Have you ever driven through an inner city neighborhood? If so, the images left on your mind were probably those of dilapidated houses, trash-littered sidewalks, and gang-filled bus stops. In all likelihood, those startling images caused you to miss a major indicator of poverty: a small, red stop sign hung in the front window of many houses. The message that these innocuous signs declare is that a member of the household is enrolled in “Head Start.”
Head Start was inaugurated in 1965 as a federal program to provide disadvantaged children with a variety of health and educational services that they otherwise might not have access to. Although Head Start is primarily viewed as a preschool program which prepares children for kindergarten, it also seeks to provide disadvantaged families with tips on nutrition, health care, and parenting skills.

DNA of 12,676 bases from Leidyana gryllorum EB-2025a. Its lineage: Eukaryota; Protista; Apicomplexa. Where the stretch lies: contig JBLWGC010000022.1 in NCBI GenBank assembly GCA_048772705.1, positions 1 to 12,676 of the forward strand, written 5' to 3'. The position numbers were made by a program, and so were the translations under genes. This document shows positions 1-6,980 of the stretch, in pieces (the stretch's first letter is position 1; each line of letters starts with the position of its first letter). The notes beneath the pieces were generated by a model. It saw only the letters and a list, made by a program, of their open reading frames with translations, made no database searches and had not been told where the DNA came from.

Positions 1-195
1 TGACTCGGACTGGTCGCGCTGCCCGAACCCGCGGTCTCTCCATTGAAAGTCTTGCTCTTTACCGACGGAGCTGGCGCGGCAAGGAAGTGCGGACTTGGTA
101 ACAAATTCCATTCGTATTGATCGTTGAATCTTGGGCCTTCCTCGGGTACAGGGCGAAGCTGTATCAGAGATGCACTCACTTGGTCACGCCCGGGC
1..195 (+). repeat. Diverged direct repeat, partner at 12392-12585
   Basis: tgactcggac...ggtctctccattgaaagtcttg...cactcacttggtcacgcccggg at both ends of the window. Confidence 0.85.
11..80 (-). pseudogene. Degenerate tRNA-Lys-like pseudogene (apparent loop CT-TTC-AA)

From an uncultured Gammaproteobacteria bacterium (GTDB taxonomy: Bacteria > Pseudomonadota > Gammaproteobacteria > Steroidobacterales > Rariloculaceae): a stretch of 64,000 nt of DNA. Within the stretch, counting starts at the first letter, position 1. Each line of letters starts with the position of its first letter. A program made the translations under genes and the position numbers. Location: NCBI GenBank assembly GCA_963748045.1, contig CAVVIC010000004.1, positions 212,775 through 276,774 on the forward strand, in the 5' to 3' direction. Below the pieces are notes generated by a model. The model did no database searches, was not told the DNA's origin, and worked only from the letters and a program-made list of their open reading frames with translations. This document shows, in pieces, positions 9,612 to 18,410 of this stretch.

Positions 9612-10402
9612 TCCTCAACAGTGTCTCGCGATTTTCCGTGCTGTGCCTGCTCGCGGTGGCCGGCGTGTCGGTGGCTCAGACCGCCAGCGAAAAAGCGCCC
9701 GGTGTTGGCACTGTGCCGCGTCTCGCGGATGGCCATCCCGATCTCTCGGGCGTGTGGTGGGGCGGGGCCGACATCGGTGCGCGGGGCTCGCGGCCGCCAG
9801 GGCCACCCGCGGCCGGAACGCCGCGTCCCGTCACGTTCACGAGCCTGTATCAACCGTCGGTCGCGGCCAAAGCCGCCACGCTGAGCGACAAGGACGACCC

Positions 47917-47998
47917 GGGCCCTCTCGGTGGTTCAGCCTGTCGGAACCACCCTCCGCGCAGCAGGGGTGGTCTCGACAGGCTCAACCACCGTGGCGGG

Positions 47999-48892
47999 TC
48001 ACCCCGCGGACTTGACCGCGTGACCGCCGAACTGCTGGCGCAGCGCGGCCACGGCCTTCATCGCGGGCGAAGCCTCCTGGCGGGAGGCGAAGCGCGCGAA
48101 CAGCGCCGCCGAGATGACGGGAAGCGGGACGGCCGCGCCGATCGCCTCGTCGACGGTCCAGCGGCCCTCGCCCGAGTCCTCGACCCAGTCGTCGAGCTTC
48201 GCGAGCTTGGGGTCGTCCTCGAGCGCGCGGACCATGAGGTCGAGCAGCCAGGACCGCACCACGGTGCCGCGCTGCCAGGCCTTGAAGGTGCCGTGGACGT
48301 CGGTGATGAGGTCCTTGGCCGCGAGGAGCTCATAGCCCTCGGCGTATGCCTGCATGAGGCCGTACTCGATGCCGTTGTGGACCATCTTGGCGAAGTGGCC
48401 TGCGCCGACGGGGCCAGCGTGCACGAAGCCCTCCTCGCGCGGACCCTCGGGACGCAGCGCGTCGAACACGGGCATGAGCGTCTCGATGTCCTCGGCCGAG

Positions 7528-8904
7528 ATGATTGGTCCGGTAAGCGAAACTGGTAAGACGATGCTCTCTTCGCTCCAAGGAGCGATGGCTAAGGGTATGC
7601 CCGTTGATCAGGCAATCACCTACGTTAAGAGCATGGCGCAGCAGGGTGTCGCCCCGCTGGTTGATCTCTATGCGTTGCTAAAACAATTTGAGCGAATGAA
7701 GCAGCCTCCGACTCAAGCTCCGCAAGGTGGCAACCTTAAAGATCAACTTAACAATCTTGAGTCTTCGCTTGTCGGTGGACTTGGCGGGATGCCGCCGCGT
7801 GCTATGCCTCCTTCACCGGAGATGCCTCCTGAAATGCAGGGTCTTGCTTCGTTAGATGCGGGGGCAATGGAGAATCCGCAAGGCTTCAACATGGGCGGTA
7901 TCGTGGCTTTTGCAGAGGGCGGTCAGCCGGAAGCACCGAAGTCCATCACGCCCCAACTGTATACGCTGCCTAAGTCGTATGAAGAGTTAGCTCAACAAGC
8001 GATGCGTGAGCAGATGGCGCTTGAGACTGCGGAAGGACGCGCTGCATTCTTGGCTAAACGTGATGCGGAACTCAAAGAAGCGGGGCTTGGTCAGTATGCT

While many agree that the goals of Head Start are admirable, many also question the government’s role and abilities in handling the matter. Recent research shows that Head Start provides little, if any, help in giving disadvantaged children a boost in their education. This fact causes conservatives to bemoan the wasteful use of taxpayer money and suggest that preschool for disadvantaged children would be better off in the hands of the private sector. Liberals, on the other hand, valiantly defend Head Start through personal anecdotes, believing that the government’s involvement in rescuing the poor from their poverty is a worthwhile cause.
In light of these issues, this library section presents a history, research, and information on the Head Start program. Knowing these facts will hopefully give you a "head start" on the debate over the government’s role in preschool education.